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    but how it is possible??

    can you please explain.....

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      I had got the similar general equation as :

      but when I proceed to solve it I got:

      6x = 6mn2 — 3(n+m)*(n)*(n-1) + (n)*(n-1)*(2n-1)

      I got the above equation after expanding the summations that is sum of k intgers and sum of k squares, here k = n-1.
      On further simplification we get the equation I mentioned above :

      6x = 3mn2 + 3mn — n3 + n.

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My solution for D does not work for certain numbers, but still got AC. (Only sad thing is that I submitted the 'right' solution with an upperbound of instead of , which got hacked. Didn't know that would discard my accepted solution too.)

Let n < m. We can derive that 6x = n(n + 1)(3m + 1 - n). (By the way, you forgot the  - n3 in the final formula in the editorial.) What I did: first factorize 6x. Then, generate all divisors of 6x. Now, sort the divisors, and check for each divisor d whether d + 1 is a divisor too. (Thus, whether it equals the next divisor in the list.) If both d and d + 1 are divisors, set n = d and solve for m. If m is an integer, we have found a solution.

The problem is that we can only factor numbers with at most one prime above 106. (Or 107, but that doesn't really help.) The algorithm fails when 6x has two consecutive divisors and two large factors. In particular, this might happen when 6x = 2·3·p·q, and p = q ± 1, p = 2q ± 1, p = 3q ± 1, p = 6q ± 1 or 2p = 3q ± 1. (Although the first case can't happen.) I was to lazy to check each of theses cases separately, but it still passed when I resubmitted it after the contest. I think this solution should have been proven wrong by the system tests, but one can always miss some weird solutions. It was a nice contest anyway!

Solution

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    I got AC with the same equation without handling any special case...

    6x = n(n + 1)(3m + 1 - n)

    since n and (n+1) can not have any common factor and 6x/(n*(n+1)) should be integer,

    it means 6x should be divisible by n & (n+1) individually...

    and as we assume m>=n

    it means (3m+1-n)>=2*n+1

    hence 6x/(n*(n+1))>=(2*n+1)

    so just run a loop for all n with above conditions

    code: 14383578

    time comp.-> O(cuberoot(x))

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      2 years ago, # ^ |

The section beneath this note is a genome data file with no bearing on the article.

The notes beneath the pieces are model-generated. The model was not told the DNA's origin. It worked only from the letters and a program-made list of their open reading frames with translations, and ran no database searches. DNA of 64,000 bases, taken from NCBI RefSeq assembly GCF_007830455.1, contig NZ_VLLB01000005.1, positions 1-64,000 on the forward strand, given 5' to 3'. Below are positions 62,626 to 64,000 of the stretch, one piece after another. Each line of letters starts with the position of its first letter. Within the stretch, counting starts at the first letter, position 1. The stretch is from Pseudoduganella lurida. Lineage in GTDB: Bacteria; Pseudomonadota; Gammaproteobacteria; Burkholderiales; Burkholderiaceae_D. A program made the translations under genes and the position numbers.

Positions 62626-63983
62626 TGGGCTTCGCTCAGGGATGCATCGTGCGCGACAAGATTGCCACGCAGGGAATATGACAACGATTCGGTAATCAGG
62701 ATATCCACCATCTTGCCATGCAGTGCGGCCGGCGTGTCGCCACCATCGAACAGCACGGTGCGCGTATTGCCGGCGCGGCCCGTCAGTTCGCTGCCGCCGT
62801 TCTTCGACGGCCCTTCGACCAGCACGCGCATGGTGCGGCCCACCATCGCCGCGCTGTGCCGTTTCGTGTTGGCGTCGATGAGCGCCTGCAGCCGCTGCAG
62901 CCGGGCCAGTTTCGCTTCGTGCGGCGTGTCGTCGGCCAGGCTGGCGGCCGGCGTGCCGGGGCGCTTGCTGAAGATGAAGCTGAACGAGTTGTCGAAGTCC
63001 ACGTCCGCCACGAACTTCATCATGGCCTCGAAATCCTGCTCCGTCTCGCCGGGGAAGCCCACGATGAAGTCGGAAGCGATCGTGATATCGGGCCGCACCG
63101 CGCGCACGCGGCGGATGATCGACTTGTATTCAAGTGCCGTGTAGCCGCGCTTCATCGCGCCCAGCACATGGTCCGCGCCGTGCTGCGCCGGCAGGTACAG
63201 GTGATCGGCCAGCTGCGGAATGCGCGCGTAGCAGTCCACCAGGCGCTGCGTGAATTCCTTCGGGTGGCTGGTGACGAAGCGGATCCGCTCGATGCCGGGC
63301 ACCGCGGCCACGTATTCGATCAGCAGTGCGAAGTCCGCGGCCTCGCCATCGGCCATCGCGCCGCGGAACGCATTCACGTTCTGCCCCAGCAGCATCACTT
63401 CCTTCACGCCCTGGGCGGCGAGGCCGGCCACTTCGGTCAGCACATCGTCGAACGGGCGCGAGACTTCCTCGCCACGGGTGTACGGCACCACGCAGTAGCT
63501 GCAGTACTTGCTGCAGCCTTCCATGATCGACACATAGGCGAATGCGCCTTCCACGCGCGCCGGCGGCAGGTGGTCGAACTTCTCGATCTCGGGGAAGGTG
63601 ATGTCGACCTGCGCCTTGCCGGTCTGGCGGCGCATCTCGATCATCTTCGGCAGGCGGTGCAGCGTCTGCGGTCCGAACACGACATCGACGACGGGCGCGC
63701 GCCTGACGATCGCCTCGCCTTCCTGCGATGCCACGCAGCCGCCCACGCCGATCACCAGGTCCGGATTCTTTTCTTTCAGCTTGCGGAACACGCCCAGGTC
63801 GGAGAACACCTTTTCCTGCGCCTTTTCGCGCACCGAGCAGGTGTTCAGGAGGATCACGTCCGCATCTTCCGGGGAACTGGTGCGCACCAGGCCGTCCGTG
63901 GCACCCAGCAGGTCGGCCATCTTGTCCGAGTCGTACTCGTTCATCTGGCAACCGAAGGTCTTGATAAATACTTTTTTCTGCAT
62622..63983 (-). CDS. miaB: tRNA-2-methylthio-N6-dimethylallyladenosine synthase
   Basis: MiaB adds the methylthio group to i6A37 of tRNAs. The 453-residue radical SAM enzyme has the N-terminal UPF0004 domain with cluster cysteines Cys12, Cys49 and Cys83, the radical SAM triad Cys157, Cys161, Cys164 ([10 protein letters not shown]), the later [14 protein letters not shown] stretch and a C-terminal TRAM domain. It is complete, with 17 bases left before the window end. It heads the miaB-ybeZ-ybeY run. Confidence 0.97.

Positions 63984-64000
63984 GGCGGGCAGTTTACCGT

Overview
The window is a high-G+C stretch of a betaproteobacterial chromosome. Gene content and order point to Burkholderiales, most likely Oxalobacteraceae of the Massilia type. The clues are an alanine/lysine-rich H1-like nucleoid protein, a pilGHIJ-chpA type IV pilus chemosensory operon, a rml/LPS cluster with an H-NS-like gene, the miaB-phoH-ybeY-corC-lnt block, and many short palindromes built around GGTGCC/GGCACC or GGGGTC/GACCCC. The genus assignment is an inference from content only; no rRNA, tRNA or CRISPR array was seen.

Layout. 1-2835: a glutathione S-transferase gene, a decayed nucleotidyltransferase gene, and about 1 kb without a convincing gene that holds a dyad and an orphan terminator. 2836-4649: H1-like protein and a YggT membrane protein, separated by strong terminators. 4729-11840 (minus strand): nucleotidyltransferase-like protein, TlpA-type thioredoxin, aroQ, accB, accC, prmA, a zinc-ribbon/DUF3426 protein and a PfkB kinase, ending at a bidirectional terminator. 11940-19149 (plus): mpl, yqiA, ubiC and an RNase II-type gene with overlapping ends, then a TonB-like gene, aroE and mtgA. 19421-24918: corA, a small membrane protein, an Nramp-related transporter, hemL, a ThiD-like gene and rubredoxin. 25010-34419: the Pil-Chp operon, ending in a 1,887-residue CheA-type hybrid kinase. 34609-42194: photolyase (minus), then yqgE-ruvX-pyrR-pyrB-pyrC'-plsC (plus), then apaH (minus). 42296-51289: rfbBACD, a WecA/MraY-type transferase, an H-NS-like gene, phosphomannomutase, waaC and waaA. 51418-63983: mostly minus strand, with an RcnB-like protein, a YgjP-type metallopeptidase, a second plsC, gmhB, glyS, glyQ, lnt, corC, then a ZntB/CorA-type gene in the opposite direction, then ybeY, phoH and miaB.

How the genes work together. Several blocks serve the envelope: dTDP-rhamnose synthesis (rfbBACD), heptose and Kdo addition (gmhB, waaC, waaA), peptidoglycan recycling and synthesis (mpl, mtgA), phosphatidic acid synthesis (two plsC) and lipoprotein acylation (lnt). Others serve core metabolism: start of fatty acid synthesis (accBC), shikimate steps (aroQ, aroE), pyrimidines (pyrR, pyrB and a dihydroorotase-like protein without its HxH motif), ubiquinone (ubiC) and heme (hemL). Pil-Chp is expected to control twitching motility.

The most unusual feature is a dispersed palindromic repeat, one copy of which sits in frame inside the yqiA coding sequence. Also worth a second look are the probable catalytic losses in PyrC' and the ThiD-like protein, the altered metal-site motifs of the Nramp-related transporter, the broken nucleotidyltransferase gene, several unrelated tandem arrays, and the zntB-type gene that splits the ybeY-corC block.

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      Yes, you're right. Since , we only have to know the divisors (or factors) of x up to 2·106. This excludes all my special cases. I clearly wasn't thinking straight yesterday.

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in problem B : why don't when i find count of some element b[i] more than 1 immediately print "Ambiguity", is it wrong ?

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    3 3

    1 1 2

    1 1 3

    If you print "Ambiguity" then there should exist several sequences that satisfy the sequences F and B, but in this case, even though there is ambiguity with the 1's, it's impossible because a 3 never appeared in the sequence F.

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How is my logic wrong for A, I only got till pretest 4,I put these 4 values into integers

  1. d1+d2+d3
  2. 2(d1 + d3)
  3. 2(d2 + d3)
  4. 2(d1 + d2)

and then I put these integers into an array and I wrote a for loop to find the minimum value

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    Hi, I have read some of your submissions. Your logic is right, but your code have some implementation bugs. For example, you store the minimum in an unitialized int variable named 'o'. The default constructor initializes 'o' with some undefined value. That's why your code outputs a 0 in the first case ('o' is initialized with zero). In your last submission, if all the distances are equal, you are not printing anything. You are looking for a number in that array that is strictly less than all the others. Finally, make sure that you are inserting exactly the values (d1+d2+d3), 2*(d1+d3), 2*(d2+d3) and 2*(d1+d2) (I think you are inserting 2*(d1+d2)+d3 instead of d1+d2+d3).

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Problem D. 6x = -n^3 + 3mn^2 + (3m+1)*n

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What's wrong with my submission? I cant figure it out.. http://codeforces.com/contest/599/my#

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    2 years ago, # ^ |